Saferock, which replaces some of the damaging ingredients used in concrete with geopolymers sourced sustainably from mineral waste on mining sites, has incredible potential. It emerged through a collaboration with the University of Stavanger when the Norwegian oil and gas industry asked researchers to develop a concrete replacement that could be poured into large pipes in the sea to seal gaps. From the success of the developed material, Norwegian mining industry players have gone on to fund one of the world’s most advanced concrete labs. Snøhetta became involved in a bid to attempt to take this innovation and apply it to the built environment.
“The beautiful thing is that most countries have mining industries, so we don’t need to export materials,” says Rossi, noting that Saferock can be created on site, reducing the need for the big cement ovens that cause so much of the industry’s environmental damage. “We will export the science and technology around this to other places. Just look at a place like the drc; here we can teach and show how to use mining waste to build not just architecture but major infrastructure, in a better way.”
Snøhetta plans to showcase Saferock in the most testing of settings: the North Sea. Here it will be used to create sea-defence infrastructure, to prevent coastal erosion. But even if this is a success, the fact that this technology relies on a different production process to that used by traditional industry means that it could face a reaction from powerful forces at the top. “I feel like the game is about to change but we’re not here to challenge the concrete industry; we are here to find a way to collaborate on new terms,” says Rossi. “They also feel the pressure and it’s not like it is us, the architects, who are against them. The best thing we can do right now is launch this product, get it out there and let everyone discuss it. The more we talk about it, the harder it’s going to be to ‘shh’ our problems away.”
While there are sustainability issues around concrete, this adaptable material still makes for eye-catching buildings. When applied well it can change our lives in a positive manner. There are plenty of longstanding examples of concrete architecture that were designed to add value to the urban fabric and this gallery sets out to show some of our favourites. When well-maintained, good concrete design will not crumble or rot. After all, some of the infrastructure that the ancient Roman Empire developed, using their version of concrete, remains intact and loved thousands of years after it was built.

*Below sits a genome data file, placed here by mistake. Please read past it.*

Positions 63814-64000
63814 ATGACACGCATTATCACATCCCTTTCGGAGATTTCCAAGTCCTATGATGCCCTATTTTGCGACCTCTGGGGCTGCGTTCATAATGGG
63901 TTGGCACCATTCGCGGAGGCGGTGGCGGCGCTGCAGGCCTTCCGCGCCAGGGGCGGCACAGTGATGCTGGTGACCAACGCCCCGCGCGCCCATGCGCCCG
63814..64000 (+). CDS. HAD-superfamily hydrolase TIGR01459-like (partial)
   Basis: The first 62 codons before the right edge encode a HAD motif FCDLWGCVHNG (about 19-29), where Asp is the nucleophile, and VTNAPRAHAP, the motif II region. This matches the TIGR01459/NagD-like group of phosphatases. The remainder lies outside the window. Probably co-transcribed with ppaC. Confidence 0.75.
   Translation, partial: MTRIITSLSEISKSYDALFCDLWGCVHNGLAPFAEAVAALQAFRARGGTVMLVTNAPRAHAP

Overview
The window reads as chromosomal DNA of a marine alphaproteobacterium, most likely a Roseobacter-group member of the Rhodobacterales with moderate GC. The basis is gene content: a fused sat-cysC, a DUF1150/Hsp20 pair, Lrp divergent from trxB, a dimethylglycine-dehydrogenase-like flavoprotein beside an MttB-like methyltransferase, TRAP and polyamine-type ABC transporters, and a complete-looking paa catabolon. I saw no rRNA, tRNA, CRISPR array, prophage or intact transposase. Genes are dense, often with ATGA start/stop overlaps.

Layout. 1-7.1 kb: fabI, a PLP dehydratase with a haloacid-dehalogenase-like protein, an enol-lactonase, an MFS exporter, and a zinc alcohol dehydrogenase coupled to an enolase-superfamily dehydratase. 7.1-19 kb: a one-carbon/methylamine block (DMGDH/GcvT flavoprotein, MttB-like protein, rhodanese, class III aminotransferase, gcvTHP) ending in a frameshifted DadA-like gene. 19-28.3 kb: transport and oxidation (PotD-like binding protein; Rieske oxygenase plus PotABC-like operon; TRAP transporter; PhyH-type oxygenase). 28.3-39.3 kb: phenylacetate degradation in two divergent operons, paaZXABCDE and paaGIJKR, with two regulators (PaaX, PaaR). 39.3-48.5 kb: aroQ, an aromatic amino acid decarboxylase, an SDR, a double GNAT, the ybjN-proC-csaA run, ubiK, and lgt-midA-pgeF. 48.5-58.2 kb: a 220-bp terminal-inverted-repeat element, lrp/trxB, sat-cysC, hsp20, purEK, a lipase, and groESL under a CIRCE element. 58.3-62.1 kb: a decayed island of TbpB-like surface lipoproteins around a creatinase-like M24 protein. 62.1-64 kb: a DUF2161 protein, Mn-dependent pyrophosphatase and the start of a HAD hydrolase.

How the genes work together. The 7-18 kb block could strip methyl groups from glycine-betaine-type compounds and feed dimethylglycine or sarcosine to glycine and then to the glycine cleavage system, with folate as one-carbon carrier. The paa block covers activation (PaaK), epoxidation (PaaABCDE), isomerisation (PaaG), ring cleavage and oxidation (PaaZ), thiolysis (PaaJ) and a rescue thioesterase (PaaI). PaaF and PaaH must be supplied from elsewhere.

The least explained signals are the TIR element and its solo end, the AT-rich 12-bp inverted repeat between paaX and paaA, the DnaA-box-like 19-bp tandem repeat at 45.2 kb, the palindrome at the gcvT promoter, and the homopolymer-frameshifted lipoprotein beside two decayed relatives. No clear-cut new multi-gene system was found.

Not only is concrete is one of the most durable materials, it’s versatile too. As illustrated in the gigantic, emphatic sails of the iconic Sydney Opera House designed by Danish architect Jørn Utzon, concrete can be used to create poetry in form. An architect’s most ambitious visions can be realised in it: concrete is the key ingredient in the world’s tallest building, Burj Khalifa in Dubai, and it was the material that brought inspiration to modernist Le Corbusier’s béton brut canon, in turn inspiring a global movement.
Today’s more sustainably minded architects might look at concrete with hesitancy but most know that when applied with care, it still has a role to play.
Concrete architecture need not be all grey. Here in the Japanese countryside, pink-pigmented concrete softens the blocky form of this structure, allowing it to harmonise with its surroundings and maximise its purpose as a place of contemplation.
While masters of forming timber towers and low-carbon design, Snøhetta still views concrete as a necessity, particularly when submerging half of a restaurant into the North Sea. Part of the restaurant is 5.5 metres beneath the surface.
Concrete defines Switzerland’s architectural character and has been applied to reflect this in a tropical setting. The striking walls of smooth concrete also serve the purpose of blocking out the noise of the city, providing a calm and serene atmosphere in the home.
The curved concrete diving boards are the most impressive ever to grace an Olympic Games. The project pioneered the use of recycled concrete, reducing the building’s carbon footprint.
The departed are remembered here in a square hall with 29 symbolic concrete columns that soar up to circular skylights and support the expansive ceiling.